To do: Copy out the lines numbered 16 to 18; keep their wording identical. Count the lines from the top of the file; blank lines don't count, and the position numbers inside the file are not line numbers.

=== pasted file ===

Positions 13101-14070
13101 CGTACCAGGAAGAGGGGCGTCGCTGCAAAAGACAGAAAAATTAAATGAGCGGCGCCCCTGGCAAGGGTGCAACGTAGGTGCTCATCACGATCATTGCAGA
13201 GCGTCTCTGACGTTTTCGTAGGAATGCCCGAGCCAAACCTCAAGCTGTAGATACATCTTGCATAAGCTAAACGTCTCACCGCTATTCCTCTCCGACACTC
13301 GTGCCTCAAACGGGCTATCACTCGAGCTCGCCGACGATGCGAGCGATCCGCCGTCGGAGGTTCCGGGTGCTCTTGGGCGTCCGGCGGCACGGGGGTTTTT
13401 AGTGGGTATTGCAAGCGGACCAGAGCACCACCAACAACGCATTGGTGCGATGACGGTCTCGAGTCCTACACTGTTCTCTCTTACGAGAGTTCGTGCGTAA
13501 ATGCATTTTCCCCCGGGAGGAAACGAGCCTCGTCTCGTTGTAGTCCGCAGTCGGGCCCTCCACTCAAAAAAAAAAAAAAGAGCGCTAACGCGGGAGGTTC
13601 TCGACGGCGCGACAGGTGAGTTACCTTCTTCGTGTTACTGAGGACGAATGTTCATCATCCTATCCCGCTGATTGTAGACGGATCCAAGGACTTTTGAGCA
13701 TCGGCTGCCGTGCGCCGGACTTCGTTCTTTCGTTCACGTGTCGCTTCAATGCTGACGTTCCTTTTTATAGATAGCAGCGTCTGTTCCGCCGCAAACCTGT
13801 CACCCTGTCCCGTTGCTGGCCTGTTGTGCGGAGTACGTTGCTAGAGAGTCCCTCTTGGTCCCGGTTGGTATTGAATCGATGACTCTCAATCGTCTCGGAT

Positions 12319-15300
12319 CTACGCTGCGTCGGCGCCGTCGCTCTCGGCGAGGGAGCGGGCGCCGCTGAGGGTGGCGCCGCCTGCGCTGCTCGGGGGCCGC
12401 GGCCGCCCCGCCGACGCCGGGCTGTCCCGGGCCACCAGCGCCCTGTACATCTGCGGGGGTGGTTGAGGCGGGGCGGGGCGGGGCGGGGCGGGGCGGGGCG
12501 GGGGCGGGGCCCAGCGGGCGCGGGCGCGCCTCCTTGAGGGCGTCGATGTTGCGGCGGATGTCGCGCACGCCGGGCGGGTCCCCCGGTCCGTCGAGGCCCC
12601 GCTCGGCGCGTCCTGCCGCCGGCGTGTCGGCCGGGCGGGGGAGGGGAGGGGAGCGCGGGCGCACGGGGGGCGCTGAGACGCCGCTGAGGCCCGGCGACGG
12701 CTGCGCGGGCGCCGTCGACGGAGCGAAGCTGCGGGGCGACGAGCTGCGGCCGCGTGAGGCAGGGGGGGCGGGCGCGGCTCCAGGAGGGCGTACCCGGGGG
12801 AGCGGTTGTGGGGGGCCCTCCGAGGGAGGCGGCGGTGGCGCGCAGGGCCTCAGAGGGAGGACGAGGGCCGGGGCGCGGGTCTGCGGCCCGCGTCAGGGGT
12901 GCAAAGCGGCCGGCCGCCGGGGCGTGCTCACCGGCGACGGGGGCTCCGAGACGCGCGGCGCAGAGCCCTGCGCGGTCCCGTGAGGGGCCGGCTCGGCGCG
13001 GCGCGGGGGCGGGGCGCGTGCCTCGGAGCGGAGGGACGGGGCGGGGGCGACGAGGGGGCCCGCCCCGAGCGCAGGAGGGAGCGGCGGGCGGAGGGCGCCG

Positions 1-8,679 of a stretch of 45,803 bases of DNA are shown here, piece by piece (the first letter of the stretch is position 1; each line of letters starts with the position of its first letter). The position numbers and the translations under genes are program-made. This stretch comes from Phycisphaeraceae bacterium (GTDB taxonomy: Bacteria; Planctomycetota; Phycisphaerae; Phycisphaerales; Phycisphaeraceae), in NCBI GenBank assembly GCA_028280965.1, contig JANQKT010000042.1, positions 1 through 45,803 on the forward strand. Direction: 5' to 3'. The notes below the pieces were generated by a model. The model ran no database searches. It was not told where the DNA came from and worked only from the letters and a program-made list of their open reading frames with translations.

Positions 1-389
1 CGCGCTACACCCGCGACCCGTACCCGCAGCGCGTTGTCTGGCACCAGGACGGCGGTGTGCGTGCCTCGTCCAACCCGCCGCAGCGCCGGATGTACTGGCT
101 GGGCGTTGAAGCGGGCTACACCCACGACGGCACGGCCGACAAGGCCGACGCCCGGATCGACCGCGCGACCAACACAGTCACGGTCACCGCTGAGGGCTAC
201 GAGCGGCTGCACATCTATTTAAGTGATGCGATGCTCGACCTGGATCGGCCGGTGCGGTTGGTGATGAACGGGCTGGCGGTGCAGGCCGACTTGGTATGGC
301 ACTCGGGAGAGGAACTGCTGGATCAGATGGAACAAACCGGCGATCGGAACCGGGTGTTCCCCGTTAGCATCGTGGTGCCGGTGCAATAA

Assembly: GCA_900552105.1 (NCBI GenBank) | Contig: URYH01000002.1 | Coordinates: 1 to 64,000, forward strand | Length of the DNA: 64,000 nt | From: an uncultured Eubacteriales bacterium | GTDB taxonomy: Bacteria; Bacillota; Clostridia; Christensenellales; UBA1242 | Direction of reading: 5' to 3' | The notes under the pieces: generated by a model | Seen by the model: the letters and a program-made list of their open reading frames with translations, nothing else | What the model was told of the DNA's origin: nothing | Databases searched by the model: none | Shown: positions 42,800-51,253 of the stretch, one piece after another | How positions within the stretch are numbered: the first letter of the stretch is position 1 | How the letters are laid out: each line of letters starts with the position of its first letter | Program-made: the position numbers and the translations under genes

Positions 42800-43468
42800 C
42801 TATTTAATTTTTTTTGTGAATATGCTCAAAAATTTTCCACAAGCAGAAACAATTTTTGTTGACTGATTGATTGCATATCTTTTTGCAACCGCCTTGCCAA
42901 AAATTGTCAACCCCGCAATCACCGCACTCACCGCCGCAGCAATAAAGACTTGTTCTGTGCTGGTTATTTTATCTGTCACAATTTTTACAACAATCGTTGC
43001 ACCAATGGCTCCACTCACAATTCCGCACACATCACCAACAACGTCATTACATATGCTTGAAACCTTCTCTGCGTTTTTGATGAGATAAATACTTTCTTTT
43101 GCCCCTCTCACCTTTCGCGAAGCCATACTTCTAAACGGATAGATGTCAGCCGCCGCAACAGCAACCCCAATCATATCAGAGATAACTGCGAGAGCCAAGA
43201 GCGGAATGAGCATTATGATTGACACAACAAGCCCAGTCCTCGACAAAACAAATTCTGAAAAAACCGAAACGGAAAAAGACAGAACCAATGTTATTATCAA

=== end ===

12801 AGCGGTTGTGGGGGGCCCTCCGAGGGAGGCGGCGGTGGCGCGCAGGGCCTCAGAGGGAGGACGAGGGCCGGGGCGCGGGTCTGCGGCCCGCGTCAGGGGT
12901 GCAAAGCGGCCGGCCGCCGGGGCGTGCTCACCGGCGACGGGGGCTCCGAGACGCGCGGCGCAGAGCCCTGCGCGGTCCCGTGAGGGGCCGGCTCGGCGCG
13001 GCGCGGGGGCGGGGCGCGTGCCTCGGAGCGGAGGGACGGGGCGGGGGCGACGAGGGGGCCCGCCCCGAGCGCAGGAGGGAGCGGCGGGCGGAGGGCGCCG